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The Emotional Side of Leadership

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Title: The Emotional Side of Leadership


1
The Emotional Side of Leadership
  • Rick Ginsberg, Ph.D.
  • University of Kansas

2
Being Boss Is Hard!
  • I think this is the most miserable part of being
    the managing director of a growing company. One
    by one I had to replace our earliest
    supporters.It is a process which is inevitable
    in a growing business and which takes much of the
    fun out of it, so that after a few years of
    sacking ones old friends one grows to feel that
    success may not be such a good thing after all,
    that possibly there may be other, less sorry ways
    of earning a living in this world. When success
    ultimately came to Airspeed, I was ready to leave
    the company, having come to the conclusion that I
    didnt much like my job.
  • Nevil Shute, Slide Rule

3
A Bad Night
  • I cant believe it. Another Sunday night and I
    cant fall asleep. I must have been tossing and
    turning for five hours. How many stupid sheep do
    I have to count! Lets see, if I fall asleep now
    I can get in three hours before rushing to my
    first meeting. Darn, I hate nights like this.
    Its just that horrible meeting I had with the
    staff last week. Everyone left so angry at me.
    Geez, I should have gone along with the boss
    suggestion and selectively fired peoplethen they
    would really have gone ballistic. No, I went out
    of my way to protect everyone. What am I going
    to do? Ive got to get some sleep.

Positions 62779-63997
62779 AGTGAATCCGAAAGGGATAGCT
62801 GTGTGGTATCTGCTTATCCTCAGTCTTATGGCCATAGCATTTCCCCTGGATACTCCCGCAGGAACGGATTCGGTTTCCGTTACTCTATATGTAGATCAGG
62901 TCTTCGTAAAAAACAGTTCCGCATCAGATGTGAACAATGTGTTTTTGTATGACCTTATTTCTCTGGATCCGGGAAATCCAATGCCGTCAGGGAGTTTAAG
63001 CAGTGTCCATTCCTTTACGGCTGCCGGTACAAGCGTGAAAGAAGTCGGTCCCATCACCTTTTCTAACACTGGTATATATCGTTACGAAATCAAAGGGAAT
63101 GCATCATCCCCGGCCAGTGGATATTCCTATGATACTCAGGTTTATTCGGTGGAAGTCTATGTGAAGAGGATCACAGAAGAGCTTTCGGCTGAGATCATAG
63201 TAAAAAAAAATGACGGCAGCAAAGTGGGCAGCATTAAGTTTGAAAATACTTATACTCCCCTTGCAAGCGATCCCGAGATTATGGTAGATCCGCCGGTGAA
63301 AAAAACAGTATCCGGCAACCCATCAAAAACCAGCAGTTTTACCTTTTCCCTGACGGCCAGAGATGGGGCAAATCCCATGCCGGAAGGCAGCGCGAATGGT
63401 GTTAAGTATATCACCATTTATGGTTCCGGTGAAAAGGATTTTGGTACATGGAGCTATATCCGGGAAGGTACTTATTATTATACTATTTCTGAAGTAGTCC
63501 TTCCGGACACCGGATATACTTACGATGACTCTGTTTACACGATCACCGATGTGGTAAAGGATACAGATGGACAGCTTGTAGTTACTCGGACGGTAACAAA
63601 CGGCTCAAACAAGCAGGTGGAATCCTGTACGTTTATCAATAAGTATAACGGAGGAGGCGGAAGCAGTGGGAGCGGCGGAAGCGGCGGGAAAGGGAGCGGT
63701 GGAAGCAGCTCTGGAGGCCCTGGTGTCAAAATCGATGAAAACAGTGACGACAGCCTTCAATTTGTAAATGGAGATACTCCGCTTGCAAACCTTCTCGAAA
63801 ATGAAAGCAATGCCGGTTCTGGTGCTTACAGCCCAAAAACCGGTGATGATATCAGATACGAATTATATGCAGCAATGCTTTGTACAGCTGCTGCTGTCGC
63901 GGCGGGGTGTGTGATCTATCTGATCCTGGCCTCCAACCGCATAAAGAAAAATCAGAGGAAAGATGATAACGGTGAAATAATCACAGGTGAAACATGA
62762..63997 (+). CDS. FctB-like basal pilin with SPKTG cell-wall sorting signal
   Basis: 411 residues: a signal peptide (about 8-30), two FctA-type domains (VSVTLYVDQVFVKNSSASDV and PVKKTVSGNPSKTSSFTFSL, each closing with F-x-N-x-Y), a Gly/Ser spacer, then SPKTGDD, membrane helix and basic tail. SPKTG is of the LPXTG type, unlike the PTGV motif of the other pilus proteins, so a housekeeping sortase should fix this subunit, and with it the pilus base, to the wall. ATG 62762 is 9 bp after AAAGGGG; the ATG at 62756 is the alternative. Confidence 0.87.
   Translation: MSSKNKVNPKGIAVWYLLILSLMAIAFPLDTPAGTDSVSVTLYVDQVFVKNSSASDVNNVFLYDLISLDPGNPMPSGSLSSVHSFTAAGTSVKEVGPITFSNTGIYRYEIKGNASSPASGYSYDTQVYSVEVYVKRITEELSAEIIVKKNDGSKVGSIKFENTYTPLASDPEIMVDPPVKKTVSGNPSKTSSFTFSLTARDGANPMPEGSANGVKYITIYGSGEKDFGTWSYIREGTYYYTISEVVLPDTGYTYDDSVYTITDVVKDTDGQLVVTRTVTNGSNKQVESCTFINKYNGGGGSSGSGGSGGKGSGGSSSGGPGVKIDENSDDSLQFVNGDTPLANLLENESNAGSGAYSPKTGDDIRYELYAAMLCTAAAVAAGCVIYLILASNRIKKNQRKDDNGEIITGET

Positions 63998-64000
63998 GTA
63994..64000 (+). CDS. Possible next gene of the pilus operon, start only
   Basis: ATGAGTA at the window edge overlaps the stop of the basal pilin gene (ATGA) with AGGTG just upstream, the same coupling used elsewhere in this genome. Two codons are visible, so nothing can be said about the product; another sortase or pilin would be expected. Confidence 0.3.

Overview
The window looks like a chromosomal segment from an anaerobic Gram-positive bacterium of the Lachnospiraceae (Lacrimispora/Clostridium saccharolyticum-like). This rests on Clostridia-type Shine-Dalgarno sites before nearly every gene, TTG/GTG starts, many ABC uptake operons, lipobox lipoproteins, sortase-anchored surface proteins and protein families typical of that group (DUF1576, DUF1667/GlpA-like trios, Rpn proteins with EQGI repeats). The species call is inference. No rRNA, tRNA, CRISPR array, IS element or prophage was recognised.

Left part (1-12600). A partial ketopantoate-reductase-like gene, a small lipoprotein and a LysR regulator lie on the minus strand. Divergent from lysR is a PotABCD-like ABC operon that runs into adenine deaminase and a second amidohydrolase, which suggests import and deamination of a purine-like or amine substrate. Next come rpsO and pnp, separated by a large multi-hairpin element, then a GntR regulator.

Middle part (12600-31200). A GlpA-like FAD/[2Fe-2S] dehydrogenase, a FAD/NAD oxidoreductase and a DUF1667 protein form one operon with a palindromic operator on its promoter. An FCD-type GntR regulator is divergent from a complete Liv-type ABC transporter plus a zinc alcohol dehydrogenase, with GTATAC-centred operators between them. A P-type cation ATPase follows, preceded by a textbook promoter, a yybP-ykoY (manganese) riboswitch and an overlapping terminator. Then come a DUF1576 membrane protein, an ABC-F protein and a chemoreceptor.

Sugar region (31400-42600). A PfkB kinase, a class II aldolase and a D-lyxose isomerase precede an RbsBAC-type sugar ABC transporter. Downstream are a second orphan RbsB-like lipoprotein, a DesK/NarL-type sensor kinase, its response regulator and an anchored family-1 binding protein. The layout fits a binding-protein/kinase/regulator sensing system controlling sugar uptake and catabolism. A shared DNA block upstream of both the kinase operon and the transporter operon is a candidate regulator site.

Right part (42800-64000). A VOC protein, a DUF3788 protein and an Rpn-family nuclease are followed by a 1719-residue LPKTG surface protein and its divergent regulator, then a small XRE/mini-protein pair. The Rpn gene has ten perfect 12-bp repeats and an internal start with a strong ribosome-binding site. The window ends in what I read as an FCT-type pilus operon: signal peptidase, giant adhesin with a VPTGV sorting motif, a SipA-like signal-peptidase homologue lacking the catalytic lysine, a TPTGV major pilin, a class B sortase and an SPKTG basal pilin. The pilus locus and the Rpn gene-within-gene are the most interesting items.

4
Were Just Regular People
  • The leader is just another individual.They put
    their pants on just like the rest of us do. They
    have both good and bad traits. From time to
    time, when things are going badly, their old
    character traits slip through and they become
    irritable, angry, irrational and capricious.
    They behave in immature ways. They exhibit
    traits that amaze us and we say, I always
    thought of him/her as a leader! Whats going on?
    They disappoint us.
  • From Richard C. Maddock and Richard L. Fulton,
    Motivation, Emotions, and Leadership

5
The Sleep Test Revisited
  • responsible people sometimes lie awake at night
    precisely because they have done the right thing
    (authors emphasis). They understand that their
    decisions have real consequences, that success is
    not guaranteed, and that they will be held
    accountable for their decisions. They also
    understand that acting honorably and decently
    can, in some circumstances, complicate or damage
    a persons career. In short, if people like
    Hitler sometimes sleep well and if people like
    Mother Teresa sometimes sleep badly, we can place
    little faith in simple sleep-test ethics
  • Joseph Badarocco, from Defining Moments When
    Managers Must Choose between Right and Right

6
The Unforeseen Reaction
  • From Steve Brown Sent Friday, July 25, 2008
  • To Ginsberg, Rick Subject Radio program
  • Mr. Ginsberg,
  • Hearing you on the radio this morning it became
    clear to me why our education system is in such a
    mess.
  • With idiots like you running the school of
    education at one of our major universities one
    can understand why our
  • young peoples minds have been lost.
  • Not only the minds of young college students but
    also the minds of the children they are then sent
    out to guide
  • armed with the corrupt waste of money you have
    brain washed them with.
  • I laughed when you went on your spiel of why only
    teachers should be teachers. What a joke!
    Trying to
  • compare it to the careers of professionals who
    make life and death decisions everyday. I have
    never taken an
  • education class or taught a day of school in my
    life, but am sure I could give a classroom full
    of young minds a
  • lot more in one day toward the rest of their
    lives than you the esteemed and honorable dean
    of education at
  • the University of Kansas could give them. Im
    sure you would spend your day bashing
    conservatives and
  • painting an evil picture of this country.

7
The Simple Test Question
8
The Square Game
9
The Agony of Decision Making
  • As anyone who has lived in the southeast United
    States knows, hurricanes are circular structures
    around an eerily calm eye. As a hurricane passes
    through, we experience the storm, then the calm,
    and then the storm again. I write this account
    from the eye of the hurricane.